Friday, March 15, 2013

Assir unrest stokes minority fears

[Originally posted at NOW, with Yara Chehayed]

For a mosque reported by its imam to be “under siege” by the army, the Bilal bin Rabah mosque in Sidon’s Abra neighborhood looked remarkably calm when NOW arrived Thursday afternoon. Though there was a pair of armed personnel carriers (APCs) on a parallel street, no attempt was made to prevent our approach, and none of the half-dozen partisans of Sheikh Ahmad al-Assir standing outside his mosque appeared at all distressed. Indeed, on the surface, it seemed a more or less typical day in the city of Sidon as a whole.

Yet beneath this superficial calm lie widespread fears among the city’s residents, not least those belonging to the minority Christian and Shiite communities. Just a five minute drive uphill from Assir’s mosque, the long beards and face-veils give way to posters of (now former) Pope Benedict XVI, signaling one’s arrival at one of Sidon’s few remaining Christian neighborhoods.

It is here, in upper Abra, that NOW meets the village mayor, Elias Mchantaf – the kind of well-heeled, middle-aged Christian who habitually breaks into French while talking, and who looks uncannily like a green-eyed brother of the Michel Suleiman portrait hung on the wall behind him. Abra, Mchantaf tells us over coffee in his office overlooking an expansive olive grove, was entirely Christian before the outbreak of civil war in 1975. Migration (and emigration) over the course of the many battles that have since struck Sidon have brought the Christian presence down to about 15% today. For those who remain, Ahmad al-Assir is in many ways symbolic of their decline – his mosque, built with the mayor’s permission in 1997, was the first in the area.

Mchantaf insists that the Christians have no problems with their Muslim neighbors, and that his personal relations with Assir are cordial. But there are hints throughout the conversation of a more complicated picture. The sheikh certainly keeps him busy. “Ten days ago, [Assir] told me Hezbollah was using two apartments in Abra to stock weapons. The owners of the apartments came to me and said, ‘Here are the keys if you want to check yourself.’ Then Assir told me there was an attempt to kidnap him, so we sent the army to secure his mosque, and he started saying the army was targeting him. Now there’s this problem with his friend’s car,” referring to the dispute that led to the alleged “siege” on Tuesday and consequent blocking of roads by his supporters across the country.

Such frequent unrest in the area keeps local Christians ill-at-ease. One upper Abra resident, requesting anonymity, told NOW that, “Of course we are scared. Our problems here are worse than in Tripoli, because we have [the Palestinian refugee camp] Ain al-Hilweh.”

That sentiment was echoed by a Shiite schoolteacher NOW met in central Sidon. “The new danger is the camp. If Assir is allied with militants there, this is a game-changer.” Ain al-Hilweh witnessed lethal clashes earlier this week between secularists and Islamists amid reports that one faction threatened “war” against anyone targeting Sunnis in Sidon. Moreover, there has long been speculation that Fadel Shaker, a celebrity partisan of Assir’s, has cultivated ties with militants inside the camp via his brother, a leader of the jihadist Jund al-Sham outfit.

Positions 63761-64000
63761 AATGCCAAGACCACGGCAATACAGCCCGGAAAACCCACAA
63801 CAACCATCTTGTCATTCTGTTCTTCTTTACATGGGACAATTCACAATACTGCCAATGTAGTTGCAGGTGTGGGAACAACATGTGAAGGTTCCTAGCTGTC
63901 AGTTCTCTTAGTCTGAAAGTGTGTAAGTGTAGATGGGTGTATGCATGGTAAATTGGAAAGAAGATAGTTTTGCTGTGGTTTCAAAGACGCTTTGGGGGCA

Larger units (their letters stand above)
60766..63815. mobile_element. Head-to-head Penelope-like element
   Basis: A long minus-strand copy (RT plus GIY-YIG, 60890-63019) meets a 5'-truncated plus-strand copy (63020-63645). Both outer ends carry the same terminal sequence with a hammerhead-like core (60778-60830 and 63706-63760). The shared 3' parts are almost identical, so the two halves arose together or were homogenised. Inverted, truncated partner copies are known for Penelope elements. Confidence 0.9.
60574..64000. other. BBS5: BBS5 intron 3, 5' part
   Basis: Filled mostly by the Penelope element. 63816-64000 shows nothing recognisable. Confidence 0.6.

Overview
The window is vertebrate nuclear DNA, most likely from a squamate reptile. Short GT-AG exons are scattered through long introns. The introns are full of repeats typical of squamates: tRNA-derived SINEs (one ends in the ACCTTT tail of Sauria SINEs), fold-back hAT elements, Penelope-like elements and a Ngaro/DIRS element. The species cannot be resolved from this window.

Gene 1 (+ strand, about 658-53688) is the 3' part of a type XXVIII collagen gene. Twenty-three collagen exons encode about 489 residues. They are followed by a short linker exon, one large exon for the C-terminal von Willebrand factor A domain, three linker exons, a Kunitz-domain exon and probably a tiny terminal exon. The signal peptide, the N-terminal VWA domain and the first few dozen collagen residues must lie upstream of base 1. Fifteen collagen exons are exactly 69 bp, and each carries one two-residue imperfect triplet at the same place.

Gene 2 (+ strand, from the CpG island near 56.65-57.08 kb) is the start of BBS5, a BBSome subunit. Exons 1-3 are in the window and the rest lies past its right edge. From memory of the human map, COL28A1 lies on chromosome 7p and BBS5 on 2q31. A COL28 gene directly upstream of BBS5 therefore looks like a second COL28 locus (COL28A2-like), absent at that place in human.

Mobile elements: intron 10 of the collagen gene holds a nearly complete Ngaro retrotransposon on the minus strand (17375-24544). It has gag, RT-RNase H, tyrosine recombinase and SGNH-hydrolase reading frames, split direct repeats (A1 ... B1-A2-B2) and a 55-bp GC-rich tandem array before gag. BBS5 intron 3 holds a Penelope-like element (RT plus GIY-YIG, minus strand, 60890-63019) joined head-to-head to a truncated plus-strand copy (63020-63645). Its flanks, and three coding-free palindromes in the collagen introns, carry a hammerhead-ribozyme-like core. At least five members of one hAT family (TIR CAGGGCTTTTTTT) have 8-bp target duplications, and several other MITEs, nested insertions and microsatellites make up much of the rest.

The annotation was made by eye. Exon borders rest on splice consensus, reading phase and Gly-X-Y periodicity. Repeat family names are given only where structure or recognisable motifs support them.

Back in Abra, NOW managed to secure a quick interview with Assir himself in his press office across the street from his mosque (newly covered, incidentally, with a thick metal roof – see above photos). Reclining in his usual armchair, with a pair of fuzzy slippers on his feet, the sheikh could not have looked more relaxed. “Nothing is happening today,” he admitted. “Tomorrow, we’re calling on our brothers from all over Lebanon to come to the mosque and end the siege peacefully. We told them to have no confrontations with the army, even though the army insults us when we come to pray, and arrested a teenage boy the other day.”

We ask about Ain al-Hilweh. “I’ve had several calls from the camp, from people saying we are ready to support you, but on a personal level I have no connection with the fighters or their groups.” Regarding the Fadel Shaker rumours: “Sheikh Abdul Rahman Shmandar has served his sentence in Roumieh [prison], and is now living with Fadel Shaker, and neither of them have any connection to Jund al-Sham.”

As for the fears of Sidon’s minorities, Assir becomes somewhat exasperated. “As I’ve said several times, our problem is not with the Shiite sect. You can go down to Sidon and see all the shops owned by Shiites are open and people are working normally.”

That much is true. In the predominantly-Shiite Haarat al-Saida neighborhood, NOW spoke to shopkeepers selling Hezbollah, Amal, and black Shiite religious flags, whose tones were more defiant than afraid. “Why should we care if Assir is holding a protest tomorrow? He does it every week,” one said.

Nor were they concerned about the economic impact of Assir’s protests on their businesses. “On the contrary, it’s their loss and our gain. When he closes the streets there, more customers come to us here.”

Yet not everyone in Haarat al-Saida was quite so sanguine. “We are scared,” admitted a Palestinian woman a few shops down the street.

“In fact, we are thinking of leaving this area, permanently.”

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